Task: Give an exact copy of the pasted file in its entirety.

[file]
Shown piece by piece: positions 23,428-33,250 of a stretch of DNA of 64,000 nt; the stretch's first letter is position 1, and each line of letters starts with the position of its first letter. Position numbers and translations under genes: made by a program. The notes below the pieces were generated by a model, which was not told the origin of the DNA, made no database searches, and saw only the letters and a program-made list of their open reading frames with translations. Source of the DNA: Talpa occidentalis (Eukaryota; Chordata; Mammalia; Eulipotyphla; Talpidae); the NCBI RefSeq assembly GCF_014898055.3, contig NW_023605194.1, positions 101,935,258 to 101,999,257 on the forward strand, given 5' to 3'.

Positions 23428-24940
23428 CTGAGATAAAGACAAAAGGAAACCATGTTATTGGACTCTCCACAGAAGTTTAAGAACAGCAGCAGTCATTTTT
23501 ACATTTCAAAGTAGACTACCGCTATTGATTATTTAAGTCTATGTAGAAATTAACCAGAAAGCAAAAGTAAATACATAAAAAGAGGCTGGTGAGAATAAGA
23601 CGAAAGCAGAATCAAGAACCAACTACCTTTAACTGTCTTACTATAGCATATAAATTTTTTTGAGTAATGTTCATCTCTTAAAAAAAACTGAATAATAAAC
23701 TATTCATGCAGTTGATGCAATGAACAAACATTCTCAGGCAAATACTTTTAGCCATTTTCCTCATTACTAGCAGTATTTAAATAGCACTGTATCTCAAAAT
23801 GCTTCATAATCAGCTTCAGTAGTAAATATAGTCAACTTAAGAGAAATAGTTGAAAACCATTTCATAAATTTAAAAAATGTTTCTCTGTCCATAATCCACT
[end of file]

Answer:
Shown piece by piece: positions 23,428-33,250 of a stretch of DNA of 64,000 nt; the stretch's first letter is position 1, and each line of letters starts with the position of its first letter. Position numbers and translations under genes: made by a program. The notes below the pieces were generated by a model, which was not told the origin of the DNA, made no database searches, and saw only the letters and a program-made list of their open reading frames with translations. Source of the DNA: Talpa occidentalis (Eukaryota; Chordata; Mammalia; Eulipotyphla; Talpidae); the NCBI RefSeq assembly GCF_014898055.3, contig NW_023605194.1, positions 101,935,258 to 101,999,257 on the forward strand, given 5' to 3'.

Positions 23428-24940
23428 CTGAGATAAAGACAAAAGGAAACCATGTTATTGGACTCTCCACAGAAGTTTAAGAACAGCAGCAGTCATTTTT
23501 ACATTTCAAAGTAGACTACCGCTATTGATTATTTAAGTCTATGTAGAAATTAACCAGAAAGCAAAAGTAAATACATAAAAAGAGGCTGGTGAGAATAAGA
23601 CGAAAGCAGAATCAAGAACCAACTACCTTTAACTGTCTTACTATAGCATATAAATTTTTTTGAGTAATGTTCATCTCTTAAAAAAAACTGAATAATAAAC
23701 TATTCATGCAGTTGATGCAATGAACAAACATTCTCAGGCAAATACTTTTAGCCATTTTCCTCATTACTAGCAGTATTTAAATAGCACTGTATCTCAAAAT
23801 GCTTCATAATCAGCTTCAGTAGTAAATATAGTCAACTTAAGAGAAATAGTTGAAAACCATTTCATAAATTTAAAAAATGTTTCTCTGTCCATAATCCACT